The Success Treadmill

Dear Inadequate Graduate,

I, like many of my classmates and the people I surround myself with, tend to be a high achiever. I always aspire to do the best work, I’ve received awards and gained notoriety with my colleagues and professors, and am known as the ‘psychology expert’ amongst friends and family. One would think that I feel pretty proud of my accomplishments, but I’ve noticed that the more I succeed, the worse I feel. Furthermore, I can’t stop achieving because I’m worried that if I do, others will consider me to be a fraud or worse, they won’t consider me at all. I don’t think I can keep up this dizzying pace, but a big part of me feels that my entire existence is wrapped up in what I do. I fear that if I stop doing, I’ll stop being, and either outcome of continuing or not continuing on this treadmill feels unbearable.

-Losteitherway

Dear Losteitherway,

I’m so glad you wrote in about this topic. As you pointed out, many high achievers have fallen into this trap of “Do More. Be More,” but sadly this adage often results in the opposite outcome. Many times, the need for constant achievement or continual success is a veneer to a shaky or damaged sense of self, and one assumes that if his/her/their insecurities are covered with gold-plated accolades and a sparkling resume, people won’t be able to see what is hidden underneath. This assumption extends to many professions, and the need to push on and rise higher becomes addictive, while the risk of crashing feels all the more terrifying the farther one climbs.

The truth is at some point on this treadmill, a crash is inevitable because the allostatic load becomes too intense and our body, our mind, and/or our soul will seek the rest it needs that we are not providing. If we don’t find a way to nourish ourselves, we will eventually encounter a breakdown – a risk that you seem to be worried about. This is a good sign! Attuning to your internal experience and recognizing the pattern that is forming is the first step. The step next is to take action and reach out to someone who cares not about what you do, but who you are apart from the high-achiever or expert-status. Getting in touch someone who validates your true worth and inner gifts, no matter what external mountains you climb, will be a necessary pause from the success treadmill. Other outlets that can have a similar impact are developing a yoga/meditation practice, indulging a hobby, or engaging in ‘play’ that balances your serious and intense energy with something light-hearted. One caveat, however, is to make sure that any new activity or practice you introduce does not also become something that you must master. You do not have to succeed at decompressing. Just decompress.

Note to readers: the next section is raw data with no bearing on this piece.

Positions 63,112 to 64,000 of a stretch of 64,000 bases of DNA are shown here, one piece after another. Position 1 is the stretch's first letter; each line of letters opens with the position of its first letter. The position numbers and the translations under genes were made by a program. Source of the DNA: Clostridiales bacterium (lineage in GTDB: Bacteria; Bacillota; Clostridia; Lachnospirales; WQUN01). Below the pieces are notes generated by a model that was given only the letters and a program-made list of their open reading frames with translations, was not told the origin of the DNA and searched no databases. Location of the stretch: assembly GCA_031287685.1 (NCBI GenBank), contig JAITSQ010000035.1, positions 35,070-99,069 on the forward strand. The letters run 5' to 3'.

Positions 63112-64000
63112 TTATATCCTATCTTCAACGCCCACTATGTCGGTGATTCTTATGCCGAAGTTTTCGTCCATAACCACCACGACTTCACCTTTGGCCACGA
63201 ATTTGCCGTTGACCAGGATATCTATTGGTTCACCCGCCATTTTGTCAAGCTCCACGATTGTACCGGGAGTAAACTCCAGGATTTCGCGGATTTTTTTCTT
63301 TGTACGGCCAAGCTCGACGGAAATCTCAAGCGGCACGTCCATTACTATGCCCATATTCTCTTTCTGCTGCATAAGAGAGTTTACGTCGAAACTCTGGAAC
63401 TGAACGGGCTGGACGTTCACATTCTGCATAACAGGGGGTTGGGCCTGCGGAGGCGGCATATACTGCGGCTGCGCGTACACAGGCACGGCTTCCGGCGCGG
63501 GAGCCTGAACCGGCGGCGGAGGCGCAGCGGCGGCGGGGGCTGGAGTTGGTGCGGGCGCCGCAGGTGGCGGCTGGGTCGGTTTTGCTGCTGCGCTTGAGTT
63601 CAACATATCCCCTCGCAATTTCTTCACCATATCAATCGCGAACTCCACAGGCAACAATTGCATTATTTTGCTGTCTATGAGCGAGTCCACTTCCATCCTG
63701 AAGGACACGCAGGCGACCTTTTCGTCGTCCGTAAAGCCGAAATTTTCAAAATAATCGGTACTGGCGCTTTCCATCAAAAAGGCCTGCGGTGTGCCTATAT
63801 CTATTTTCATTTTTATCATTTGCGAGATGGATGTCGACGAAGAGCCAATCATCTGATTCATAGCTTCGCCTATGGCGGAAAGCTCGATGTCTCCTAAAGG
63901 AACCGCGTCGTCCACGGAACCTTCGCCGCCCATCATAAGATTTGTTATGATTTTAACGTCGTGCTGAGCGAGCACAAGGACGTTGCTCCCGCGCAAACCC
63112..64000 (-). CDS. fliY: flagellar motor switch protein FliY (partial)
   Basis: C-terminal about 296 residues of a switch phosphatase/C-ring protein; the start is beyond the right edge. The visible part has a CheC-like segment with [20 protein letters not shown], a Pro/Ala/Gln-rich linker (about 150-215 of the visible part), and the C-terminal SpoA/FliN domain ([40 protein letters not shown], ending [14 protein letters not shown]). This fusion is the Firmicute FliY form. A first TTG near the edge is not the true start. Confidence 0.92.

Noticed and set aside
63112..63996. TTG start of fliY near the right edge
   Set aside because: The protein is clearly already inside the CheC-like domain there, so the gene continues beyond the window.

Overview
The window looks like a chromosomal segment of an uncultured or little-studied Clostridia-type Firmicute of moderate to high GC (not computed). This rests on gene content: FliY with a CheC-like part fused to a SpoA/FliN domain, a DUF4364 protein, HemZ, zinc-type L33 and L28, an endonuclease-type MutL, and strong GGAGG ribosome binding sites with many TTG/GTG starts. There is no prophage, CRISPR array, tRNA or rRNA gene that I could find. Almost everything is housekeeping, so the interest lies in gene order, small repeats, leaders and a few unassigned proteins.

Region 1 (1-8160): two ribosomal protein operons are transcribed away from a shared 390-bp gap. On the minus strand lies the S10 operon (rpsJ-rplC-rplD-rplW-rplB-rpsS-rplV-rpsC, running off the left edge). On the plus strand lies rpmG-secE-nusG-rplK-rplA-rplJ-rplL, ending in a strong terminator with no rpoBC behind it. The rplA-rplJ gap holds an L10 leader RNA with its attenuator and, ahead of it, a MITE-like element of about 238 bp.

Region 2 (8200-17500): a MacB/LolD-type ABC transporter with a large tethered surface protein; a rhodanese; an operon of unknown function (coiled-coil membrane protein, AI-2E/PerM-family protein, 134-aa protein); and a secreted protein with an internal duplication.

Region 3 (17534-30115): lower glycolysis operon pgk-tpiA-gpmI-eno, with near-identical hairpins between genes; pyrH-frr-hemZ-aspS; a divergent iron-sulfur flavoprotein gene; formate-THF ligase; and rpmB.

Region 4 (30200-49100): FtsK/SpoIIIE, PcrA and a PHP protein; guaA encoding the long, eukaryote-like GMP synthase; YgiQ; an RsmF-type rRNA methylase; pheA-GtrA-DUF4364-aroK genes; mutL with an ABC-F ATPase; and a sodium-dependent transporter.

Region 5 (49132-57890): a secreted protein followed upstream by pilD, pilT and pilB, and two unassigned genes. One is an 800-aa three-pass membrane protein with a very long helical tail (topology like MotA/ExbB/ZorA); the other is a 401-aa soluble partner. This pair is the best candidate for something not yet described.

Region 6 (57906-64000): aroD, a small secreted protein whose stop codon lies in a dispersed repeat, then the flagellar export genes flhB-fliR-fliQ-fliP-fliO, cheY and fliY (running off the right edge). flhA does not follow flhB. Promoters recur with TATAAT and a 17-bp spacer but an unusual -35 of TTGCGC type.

I also encourage you to read about success neuroses, which describes an impending sense of doom one has the more one achieves. Success neuroses has deep roots, both historically and psychologically, and implies that an individual unconsciously associates achievement with the threat of abandonment or punishment. Ultimately, despite being a high achiever success neuroses can inhibit someone from enjoying his/her/their accomplishments, or induce self-sabotaging behavior which could manifest across numerous life domains.

Do yourself a favor take some time to examine about how a fragile self-concept or success neuroses might apply to your situation, and think about finding a trusted person with whom you can discuss these ideas in detail. I hear that right now you feel either outcome of your current track feels unbearable, but if you can pause and reflect, you will find that other outcomes are possible.

I know this is be hard to believe given your fears, but remember that however things turn out,

You. Are. Enough.

Signed,

The Inadequate Graduate

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